HRH Moulay Rachid sat for a while with HH Sheikh Hamdan before touring the rest of the neighbouring Morocco’s Sahrawi tents. Then, they went to the official tent where the Moroccan Prince presided the official ceremony.
His Royal Highness handed to HH Sheikh Hamdan the Best Breeder Award which consists of two female dromedaries offered by the Agricultural Chamber of the Guelimim-Smara region.
“It is such a great honour to receive HRH Prince Moulay Rachid in our tents along with HH Sheikh Hamdan,” said Abdullah Al-Qubaisi, Director of Project Management at the Cultural Programs and Heritage Festivals Committee – Abu Dhabi.
“The visit strengthens the cultural ties between the two brotherly countries,” said Qubaisi, adding that he was overwhelmed by the number of people who had visited Emirati tents.
As the ceremony was nearing its end, the Moroccan Prince and HH Sheikh Hamdan watched “Tbourida” (the gunpowder play on horses) and camel parades.
Folkloric atmosphere to a packed audience
On Sunday, While UAE women were busy serving loqaimate (rounded doughnuts) and pancakes to curious visitors, others were watching both Emirati and Moroccan dancing troupes perform together at one stage to the joy of a packed audience.
One common feature was the poetry they were both singing and dancing to although the dialects were different.
“I always dreamed of watching live traditional Khaleeji (Gulf) music. My dream has come true,” said Khadija El Hassani who could be seen singing with them.
“This edition is quite special compared to the previous ones because of the UAE’s participation which broke the Festival’s routine”, noted the 34-year old El Hassani.
Rhymes under the moonlight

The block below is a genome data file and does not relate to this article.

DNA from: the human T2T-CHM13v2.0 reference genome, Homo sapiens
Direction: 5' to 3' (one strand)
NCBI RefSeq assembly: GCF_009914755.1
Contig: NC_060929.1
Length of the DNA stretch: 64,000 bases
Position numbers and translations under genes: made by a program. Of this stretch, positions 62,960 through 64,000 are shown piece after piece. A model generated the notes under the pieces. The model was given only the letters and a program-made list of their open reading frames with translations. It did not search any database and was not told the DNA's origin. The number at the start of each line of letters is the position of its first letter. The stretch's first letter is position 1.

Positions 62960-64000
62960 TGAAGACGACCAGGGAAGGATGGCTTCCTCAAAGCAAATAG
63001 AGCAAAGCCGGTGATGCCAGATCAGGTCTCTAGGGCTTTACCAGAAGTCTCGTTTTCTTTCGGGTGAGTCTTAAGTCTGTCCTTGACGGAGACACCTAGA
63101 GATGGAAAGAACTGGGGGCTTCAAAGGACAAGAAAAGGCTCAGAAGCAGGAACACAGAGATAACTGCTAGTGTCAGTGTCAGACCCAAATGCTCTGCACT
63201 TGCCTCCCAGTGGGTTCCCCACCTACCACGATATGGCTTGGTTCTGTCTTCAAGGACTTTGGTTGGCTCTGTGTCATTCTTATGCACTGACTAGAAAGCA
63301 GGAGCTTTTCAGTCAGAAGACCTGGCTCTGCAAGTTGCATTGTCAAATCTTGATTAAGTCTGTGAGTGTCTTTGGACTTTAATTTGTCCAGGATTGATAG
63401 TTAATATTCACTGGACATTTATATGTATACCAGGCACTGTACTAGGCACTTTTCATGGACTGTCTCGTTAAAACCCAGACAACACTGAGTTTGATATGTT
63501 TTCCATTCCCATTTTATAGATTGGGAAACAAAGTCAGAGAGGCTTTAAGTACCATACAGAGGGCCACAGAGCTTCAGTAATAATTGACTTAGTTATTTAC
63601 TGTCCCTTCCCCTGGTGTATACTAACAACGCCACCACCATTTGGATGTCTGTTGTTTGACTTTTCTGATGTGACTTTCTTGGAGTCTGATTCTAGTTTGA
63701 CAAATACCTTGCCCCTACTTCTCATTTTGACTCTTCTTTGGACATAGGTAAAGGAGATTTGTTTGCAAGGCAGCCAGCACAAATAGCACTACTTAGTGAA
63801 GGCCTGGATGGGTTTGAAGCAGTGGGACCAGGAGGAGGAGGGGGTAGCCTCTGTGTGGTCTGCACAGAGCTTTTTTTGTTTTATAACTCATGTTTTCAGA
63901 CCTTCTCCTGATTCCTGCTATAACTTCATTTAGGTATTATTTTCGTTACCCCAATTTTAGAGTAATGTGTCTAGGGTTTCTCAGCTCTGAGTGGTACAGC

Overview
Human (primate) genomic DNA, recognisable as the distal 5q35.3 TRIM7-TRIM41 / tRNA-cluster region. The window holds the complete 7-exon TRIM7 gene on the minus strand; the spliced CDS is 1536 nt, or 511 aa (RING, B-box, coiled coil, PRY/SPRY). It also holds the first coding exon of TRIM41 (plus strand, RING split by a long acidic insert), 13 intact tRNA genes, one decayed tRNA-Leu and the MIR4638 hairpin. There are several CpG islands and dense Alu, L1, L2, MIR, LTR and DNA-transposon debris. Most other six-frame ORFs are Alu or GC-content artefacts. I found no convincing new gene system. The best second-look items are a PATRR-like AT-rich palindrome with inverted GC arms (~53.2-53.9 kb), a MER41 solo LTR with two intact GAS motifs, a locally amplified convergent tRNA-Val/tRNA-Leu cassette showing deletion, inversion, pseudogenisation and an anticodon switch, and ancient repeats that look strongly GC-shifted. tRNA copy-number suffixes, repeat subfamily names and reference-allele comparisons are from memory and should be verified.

Later, Emirati and Moroccan poets gathered in the UAE tent to warm the audience with Nabati and Hassani poems in the breezy desert night under the moonlight and the glitzy stars.
Poets Obaid Qazlan Al Mazrouei, Mohammed bin Hamed Al Minhali and Hussein Bin Mosaid represented the UAE.
“The rapprochement between Moroccan and UAE heritage is reflected in those wonderful scenes of hospitality that we have witnessed among the region’s inhabitants,” said Obaid Qazlan Al Mazrouei.
“We see this poetry night as a good omen and a threshold to the development and exchange of knowledge about the two kinds of poetry and an opportunity to strengthen the bonds of our mutual ties," added Mazrouei.
Baynunah TV present in the Festival
The Abu Dhabi-based Baynunah satellite TV channel broadcast most of the Festival’s activities live from Tan-Tan.
“We were surprised to find out that most of our audience is from Tan-Tan,” said Rasha Wanes, Director of activities at Baynunah TV.
“The four-hour coverage of the carnival was successful despite some difficulties that we encountered with sky’s light as the clouds were moving fast,” said Wanes.
“I think the tent exhibitions of both Morocco and the UAE have had a significant influx of visitors which has had a positive feedback from our TV viewers,” she added.